engine box



I would like to make a new engine box for my diesel engine(perkins 4-107).Could anyone suggest suitable materials for construction and insulation.Also any advise on clearances and ventilation ports.

Thanks in advance for any help.



Well-known member
19 Aug 2001
I have just built an engine box for my Ford 1.6 Diesel. I have made it of two layers of 1/2" plywood with a layer of lead flashing between the two pieces of Plywood. In additional I have fitted a layer of Sound insulation foam which also has a layer of lead sandwiched in the middle. As far as ventilation is concerned this does pose a problem because any gaps will allow noise to leak out. I have therefor ensured that there is ample ventilation under the cockpit floor up to the stearn lockers which have ventilation. A 2 litre engine running at 3000 rpm will consume approx 3000 (or is it 6000)litres of air per min so you have to make sure that there is sufficient area to allow this level of flow. In addition I have also installed a forced extraction fan which will contine to run after the engine is switched off hopefully keeping any engine smells at a minimum until the unit has cooled down. In assembling the box, the two side can be removed for access and are sealed with foam strip, also the entire box can be lifted off to give all round access.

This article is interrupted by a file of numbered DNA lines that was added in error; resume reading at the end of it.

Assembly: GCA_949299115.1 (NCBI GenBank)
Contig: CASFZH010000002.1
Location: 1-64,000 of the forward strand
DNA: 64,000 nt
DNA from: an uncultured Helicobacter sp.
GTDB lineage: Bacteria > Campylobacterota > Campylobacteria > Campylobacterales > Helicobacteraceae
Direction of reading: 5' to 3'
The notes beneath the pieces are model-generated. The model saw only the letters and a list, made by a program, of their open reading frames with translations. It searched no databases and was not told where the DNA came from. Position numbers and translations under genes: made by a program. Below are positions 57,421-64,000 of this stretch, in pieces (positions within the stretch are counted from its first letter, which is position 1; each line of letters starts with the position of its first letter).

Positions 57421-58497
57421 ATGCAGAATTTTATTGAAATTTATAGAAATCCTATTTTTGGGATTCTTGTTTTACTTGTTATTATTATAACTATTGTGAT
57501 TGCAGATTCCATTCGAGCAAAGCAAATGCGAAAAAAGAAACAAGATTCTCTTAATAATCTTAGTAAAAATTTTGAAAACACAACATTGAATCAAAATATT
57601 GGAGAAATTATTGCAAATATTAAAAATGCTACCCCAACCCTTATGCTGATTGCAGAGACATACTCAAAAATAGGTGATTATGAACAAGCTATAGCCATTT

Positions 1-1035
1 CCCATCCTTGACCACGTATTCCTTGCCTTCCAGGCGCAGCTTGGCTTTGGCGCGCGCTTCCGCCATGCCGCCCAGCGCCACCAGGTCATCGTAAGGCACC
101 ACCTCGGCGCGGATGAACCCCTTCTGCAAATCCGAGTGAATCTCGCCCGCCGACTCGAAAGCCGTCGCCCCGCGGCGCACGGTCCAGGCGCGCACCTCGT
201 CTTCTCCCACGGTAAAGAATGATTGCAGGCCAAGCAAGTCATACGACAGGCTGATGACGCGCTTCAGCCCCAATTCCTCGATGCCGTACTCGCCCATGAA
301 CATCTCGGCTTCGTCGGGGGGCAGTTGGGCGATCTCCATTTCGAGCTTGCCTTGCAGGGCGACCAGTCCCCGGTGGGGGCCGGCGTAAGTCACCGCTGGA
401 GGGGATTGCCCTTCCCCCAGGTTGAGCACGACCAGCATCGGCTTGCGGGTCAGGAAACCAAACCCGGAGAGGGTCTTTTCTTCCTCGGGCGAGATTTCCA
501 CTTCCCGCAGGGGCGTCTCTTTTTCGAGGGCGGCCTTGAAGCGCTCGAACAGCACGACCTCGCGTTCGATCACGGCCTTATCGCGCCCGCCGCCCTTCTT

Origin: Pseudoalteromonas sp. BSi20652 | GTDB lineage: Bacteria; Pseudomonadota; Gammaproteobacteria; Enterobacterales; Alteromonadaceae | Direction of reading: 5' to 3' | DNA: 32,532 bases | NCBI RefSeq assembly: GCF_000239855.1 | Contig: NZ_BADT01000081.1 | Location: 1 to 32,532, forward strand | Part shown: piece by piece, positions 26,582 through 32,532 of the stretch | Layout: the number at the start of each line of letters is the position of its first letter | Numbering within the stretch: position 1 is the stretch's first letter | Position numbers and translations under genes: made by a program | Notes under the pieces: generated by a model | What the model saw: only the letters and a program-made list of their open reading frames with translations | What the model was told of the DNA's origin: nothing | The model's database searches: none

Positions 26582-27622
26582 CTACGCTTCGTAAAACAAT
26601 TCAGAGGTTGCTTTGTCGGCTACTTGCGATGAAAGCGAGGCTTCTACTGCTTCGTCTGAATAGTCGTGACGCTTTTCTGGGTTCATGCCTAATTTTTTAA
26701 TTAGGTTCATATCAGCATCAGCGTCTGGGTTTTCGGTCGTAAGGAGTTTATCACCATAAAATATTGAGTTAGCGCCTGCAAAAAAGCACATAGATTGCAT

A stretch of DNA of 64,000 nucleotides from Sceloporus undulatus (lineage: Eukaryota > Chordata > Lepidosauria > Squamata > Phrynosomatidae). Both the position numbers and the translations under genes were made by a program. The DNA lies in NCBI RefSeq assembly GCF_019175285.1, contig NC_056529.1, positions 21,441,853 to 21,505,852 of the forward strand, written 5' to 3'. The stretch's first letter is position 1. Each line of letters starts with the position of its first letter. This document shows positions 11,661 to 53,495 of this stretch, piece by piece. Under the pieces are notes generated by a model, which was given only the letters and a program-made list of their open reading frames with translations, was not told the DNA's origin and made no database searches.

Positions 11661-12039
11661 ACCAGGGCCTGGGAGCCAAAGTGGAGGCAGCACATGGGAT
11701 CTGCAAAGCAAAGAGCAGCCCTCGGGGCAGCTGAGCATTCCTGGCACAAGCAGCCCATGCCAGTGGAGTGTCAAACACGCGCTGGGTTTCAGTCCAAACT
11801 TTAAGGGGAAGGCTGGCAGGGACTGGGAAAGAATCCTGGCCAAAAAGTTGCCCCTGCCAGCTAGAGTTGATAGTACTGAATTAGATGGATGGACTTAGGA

Don't know how effective all this will be as I have not run the engine yet so time will tell.


John Corstorphine


New member
4 Jul 2001
Australia, East coast.
The last engine box I built was fibreglass, because I wanted minimum maintenance and weight. I made a simple female mould from scrap plywood and filled the corners to give smooth rounded edges and corners. 4 layers of unidirectional 400 gram using epoxy resin, cut the whole thing in half, a bit of sanding and a coat of poly u paint, some snap clips to hold it down and the 2 ends together.
Soundproofing materials are not cheap if want to avoid noise, also check how much heat and fuel the material will resist, then check the manufacturers sound proofing ratings and cost per square meter / yard and work out the best value for money.
Ventilation is critical and often the source of noise leaks so insulate the intake tube/box, fitting baffles will also help reduce noise leakage (what a pity we cant draw here).
Clearance is not so critical, just ensure nothing rubs on the inside of the box and you have enough gap for air to flow freely around the engine.
Happy (Quiet) motoring…..Old Salt Oz.


Hi,dont know exact set up on your 4-107 but on mine in a Plymouth Pilot the solenoid is fixed to bracket at base of the engine near the starter motor, and every time I take off and then replace the engine box it gets 'clouted'. Would advise you ensure that you give a little extra clearance in this area.I have learned the hard way.
Also as previously stated make sure sufficient ventilation is still available.
These engines are generally good workhorses, but they really do need plenty of air.

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